Pleistocene
remains the ICS's unofficial name for this time period and series of rocks.[3] Faunal stages[edit]

North American land mammal ages within the Middle Pleistocene: South American land mammal ages within the Middle Pleistocene: Asian land mammal ages within the Middle Pleistocene: European land mammal ages within the Middle Pleistocene:

See also[edit]

100,000-year problem

References[edit]

^ Fan, Junxuan; Hou, Xudong. "International Chronostratigraphic Chart". International Commission on Stratigraphy. Retrieved February 11, 2018.  ^ a b "Formal subdivision of the Pleistocene
Pleistocene
Series/Epoch". Subcommission on Quaternary
Quaternary
Stratigraphy (International Commission on Stratigraphy). 4 January 2016. Retrieved 17 March 2018.  ^ a b "International Chronostratigraphic Chart v2017/02". International Commission on Stratigraphy. 2017. Retrieved 17 March 2018.  ^ "Japan-based name 'Chibanian' set to represent geologic age of last magnetic shift". The Japan Times. 14 November 2017. Retrieved 17 March 2018. 

Middle Pleistocene
Pleistocene
at the GeoWhen database

v t e

Quaternary
Quaternary
Period

Pleistocene
Pleistocene
Epoch Holocene
Holocene
Epoch

Early Middle Late

Preboreal Boreal Atlantic Subboreal Subatlantic

v t e

Geologic history of Earth

Cenozoic
Cenozoic
era¹ (present–66.0 Mya)

Quaternary
Quaternary
(present–2.588 Mya)

Holocene
Holocene
(present–11.784 kya) Pleistocene
Pleistocene
(11.784 kya–2.588 Mya)

Neogene
Neogene
(2.588–23.03 Mya)

Pliocene
Pliocene
(2.588–5.333 Mya) Miocene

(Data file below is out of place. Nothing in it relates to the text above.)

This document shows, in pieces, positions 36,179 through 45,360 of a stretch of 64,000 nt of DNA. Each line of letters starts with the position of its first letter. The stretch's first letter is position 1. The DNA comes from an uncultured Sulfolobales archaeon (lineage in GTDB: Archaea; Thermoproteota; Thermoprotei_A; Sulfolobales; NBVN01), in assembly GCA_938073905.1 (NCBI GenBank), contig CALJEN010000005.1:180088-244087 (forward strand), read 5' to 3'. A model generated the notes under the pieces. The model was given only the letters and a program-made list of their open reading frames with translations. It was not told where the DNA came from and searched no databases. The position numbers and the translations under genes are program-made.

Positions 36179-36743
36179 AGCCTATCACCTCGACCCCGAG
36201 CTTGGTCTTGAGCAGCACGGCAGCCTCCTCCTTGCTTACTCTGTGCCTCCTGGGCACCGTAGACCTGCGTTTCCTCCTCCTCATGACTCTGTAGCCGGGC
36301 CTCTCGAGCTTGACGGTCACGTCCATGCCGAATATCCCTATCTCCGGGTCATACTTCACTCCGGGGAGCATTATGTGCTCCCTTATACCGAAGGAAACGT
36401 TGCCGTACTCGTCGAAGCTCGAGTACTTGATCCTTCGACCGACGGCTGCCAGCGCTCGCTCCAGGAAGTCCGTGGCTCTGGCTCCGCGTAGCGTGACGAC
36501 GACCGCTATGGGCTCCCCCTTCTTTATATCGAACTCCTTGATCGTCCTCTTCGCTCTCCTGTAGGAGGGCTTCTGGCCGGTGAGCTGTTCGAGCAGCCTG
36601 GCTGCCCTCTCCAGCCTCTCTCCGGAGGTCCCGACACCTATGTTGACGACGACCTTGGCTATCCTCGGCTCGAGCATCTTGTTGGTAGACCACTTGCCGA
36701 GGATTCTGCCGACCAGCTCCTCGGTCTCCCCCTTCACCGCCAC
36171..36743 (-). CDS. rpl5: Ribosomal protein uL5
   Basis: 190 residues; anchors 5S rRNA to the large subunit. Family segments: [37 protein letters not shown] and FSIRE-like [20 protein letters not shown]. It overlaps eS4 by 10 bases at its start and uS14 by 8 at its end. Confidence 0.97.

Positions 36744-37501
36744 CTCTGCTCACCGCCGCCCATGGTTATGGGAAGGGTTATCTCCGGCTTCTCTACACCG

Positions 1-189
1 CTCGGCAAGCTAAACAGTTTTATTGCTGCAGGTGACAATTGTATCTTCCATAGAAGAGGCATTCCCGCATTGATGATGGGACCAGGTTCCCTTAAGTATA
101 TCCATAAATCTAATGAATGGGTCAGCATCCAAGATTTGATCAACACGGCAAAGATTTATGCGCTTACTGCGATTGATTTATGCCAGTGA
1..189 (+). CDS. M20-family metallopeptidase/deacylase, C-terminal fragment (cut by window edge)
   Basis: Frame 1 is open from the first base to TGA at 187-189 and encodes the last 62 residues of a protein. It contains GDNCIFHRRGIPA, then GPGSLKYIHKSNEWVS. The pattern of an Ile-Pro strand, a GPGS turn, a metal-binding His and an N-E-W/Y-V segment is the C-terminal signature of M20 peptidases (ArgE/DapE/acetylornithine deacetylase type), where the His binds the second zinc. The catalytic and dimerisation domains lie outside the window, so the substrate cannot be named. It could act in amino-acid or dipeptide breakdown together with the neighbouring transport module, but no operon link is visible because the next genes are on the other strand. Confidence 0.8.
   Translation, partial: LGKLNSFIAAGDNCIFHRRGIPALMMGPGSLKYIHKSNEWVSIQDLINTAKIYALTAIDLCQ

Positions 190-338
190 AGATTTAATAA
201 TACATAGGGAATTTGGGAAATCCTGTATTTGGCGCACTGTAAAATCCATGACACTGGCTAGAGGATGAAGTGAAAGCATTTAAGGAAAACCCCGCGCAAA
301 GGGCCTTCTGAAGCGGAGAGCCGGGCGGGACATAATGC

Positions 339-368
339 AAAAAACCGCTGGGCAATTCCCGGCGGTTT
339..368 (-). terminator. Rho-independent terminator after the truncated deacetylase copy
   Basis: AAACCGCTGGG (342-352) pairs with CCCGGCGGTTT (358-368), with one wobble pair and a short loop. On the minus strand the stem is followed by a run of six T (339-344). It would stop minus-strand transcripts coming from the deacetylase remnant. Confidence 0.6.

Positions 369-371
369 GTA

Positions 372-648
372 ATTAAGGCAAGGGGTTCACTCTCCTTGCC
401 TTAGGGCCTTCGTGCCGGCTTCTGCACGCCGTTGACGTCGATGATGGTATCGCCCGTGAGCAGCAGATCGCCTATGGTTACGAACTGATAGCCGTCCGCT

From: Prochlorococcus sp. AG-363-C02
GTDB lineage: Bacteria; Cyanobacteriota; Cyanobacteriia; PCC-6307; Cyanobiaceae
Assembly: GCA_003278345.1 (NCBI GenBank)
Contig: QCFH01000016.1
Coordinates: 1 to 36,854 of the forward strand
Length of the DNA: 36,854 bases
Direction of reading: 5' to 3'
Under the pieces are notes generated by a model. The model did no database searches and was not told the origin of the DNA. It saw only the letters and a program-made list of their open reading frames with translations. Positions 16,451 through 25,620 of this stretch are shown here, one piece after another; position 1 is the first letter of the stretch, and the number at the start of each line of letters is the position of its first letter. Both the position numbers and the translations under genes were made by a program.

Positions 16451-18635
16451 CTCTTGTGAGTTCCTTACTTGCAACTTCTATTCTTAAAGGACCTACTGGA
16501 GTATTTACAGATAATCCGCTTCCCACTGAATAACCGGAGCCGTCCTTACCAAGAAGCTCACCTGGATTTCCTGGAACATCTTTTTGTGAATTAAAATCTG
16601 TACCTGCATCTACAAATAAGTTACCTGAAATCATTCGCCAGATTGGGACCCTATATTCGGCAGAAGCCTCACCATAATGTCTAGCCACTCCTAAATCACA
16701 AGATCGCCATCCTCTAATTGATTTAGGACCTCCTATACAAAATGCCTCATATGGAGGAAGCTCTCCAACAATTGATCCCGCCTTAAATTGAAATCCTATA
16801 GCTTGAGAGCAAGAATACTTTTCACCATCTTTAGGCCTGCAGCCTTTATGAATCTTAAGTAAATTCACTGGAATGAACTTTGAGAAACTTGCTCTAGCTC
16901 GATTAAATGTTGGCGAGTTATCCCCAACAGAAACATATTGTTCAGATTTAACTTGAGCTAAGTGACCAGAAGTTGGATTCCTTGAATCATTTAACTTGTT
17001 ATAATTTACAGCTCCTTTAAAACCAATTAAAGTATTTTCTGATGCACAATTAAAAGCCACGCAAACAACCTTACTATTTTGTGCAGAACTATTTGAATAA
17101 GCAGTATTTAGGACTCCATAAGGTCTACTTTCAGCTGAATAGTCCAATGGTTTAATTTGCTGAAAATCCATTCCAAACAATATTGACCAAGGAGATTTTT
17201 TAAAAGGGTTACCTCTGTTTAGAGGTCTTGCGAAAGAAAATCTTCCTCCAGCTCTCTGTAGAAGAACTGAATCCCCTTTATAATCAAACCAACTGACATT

Miocene
(5.333–23.03 Mya)

Paleogene (23.03–66.0 Mya)

Oligocene
Oligocene
(23.03–33.9 Mya) Eocene
Eocene
(33.9–56.0 Mya) Paleocene
Paleocene
(56.0–66.0 Mya)

Mesozoic
Mesozoic
era¹ (66.0–251.902 Mya)

Cretaceous
Cretaceous
(66.0–145.0 Mya)

Late (66.0–100.5 Mya) Early (100.5–145.0 Mya)

Jurassic
Jurassic
(145.0–201.3 Mya)

Late (145.0–163.5 Mya) Middle (163.5–174.1 Mya) Early (174.1–201.3 Mya)

Triassic
Triassic
(201.3–251.902 Mya)

Late (201.3–237 Mya) Middle (237–247.2 Mya) Early (247.2–251.902 Mya)

Paleozoic
Paleozoic
era¹ (251.902–541.0 Mya)

Permian
Permian
(251.902–298.9 Mya)

Lopingian
Lopingian
(251.902–259.8 Mya) Guadalupian
Guadalupian
(259.8–272.3 Mya) Cisuralian
Cisuralian
(272.3–298.9 Mya)

Carboniferous
Carboniferous
(298.9–358.9 Mya)

Pennsylvanian (298.9–323.2 Mya) Mississippian (323.2–358.9 Mya)

Devonian
Devonian
(358.9–419.2 Mya)

Late (358.9–382.7 Mya) Middle (382.7–393.3 Mya) Early (393.3–419.2 Mya)

Silurian
Silurian
(419.2–443.8 Mya)

Pridoli (419.2–423.0 Mya) Ludlow (423.0–427.4 Mya) Wenlock (427.4–433.4 Mya) Llandovery (433.4–443.8 Mya)

Ordovician
Ordovician
(443.8–485.4 Mya)

Late (443.8–458.4 Mya) Middle (458.4–470.0 Mya) Early (470.0–485.4 Mya)

Cambrian
Cambrian
(485.4–541.0 Mya)

Furongian (485.4–497 Mya) Series 3 (497–509 Mya) Series 2 (509–521 Mya) Terreneuvian
Terreneuvian
(521–541.0 Mya)

Proterozoic
Proterozoic
eon² (541.0 Mya–2.5 Gya)

Neoproterozoic era (541.0 Mya–1 Gya)

Ediacaran
Ediacaran
(541.0-~635 Mya) Cryogenian (~635-~720 Mya) Tonian (~720 Mya-1 Gya)

Mesoproterozoic era (1–1.6 Gya)

Stenian (1-1.2 Gya) Ectasian (1.2-1.4 Gya) Calymmian (1.4-1.6 Gya)

Paleoproterozoic era (1.6–2.5 Gya)

Statherian (1.6-1.8 Gya) Orosirian
Orosirian
(1.8-2.05 Gya) Rhyacian (2.05-2.3 Gya) Siderian
Siderian
(2.3-2.5 Gya)

Archean
Archean
eon² (2.5–4 Gya)

Eras

Neoarchean (2.5–2.8 Gya) Mesoarchean (2.8–3.2 Gya) Paleoarchean
Paleoarchean
(3.2–3.6 Gya) Eoarchean
Eoarchean
(3.6–4 Gya)

Hadean
Hadean
eon² (4–4.6 Gya)

 

 

kya = thousands years ago. Mya = millions years ago. Gya = billions years ago.¹ = Phanerozoic
Phanerozoic
eon. ² = Precambrian
Precambrian
supereon. Source: (2017/02). International Commission on Stratigraphy. Retrieved 13 July 2015. Divisions of Geologic Time—Major Chronostratigraphic and Geochronologic Units USGS Retrie

.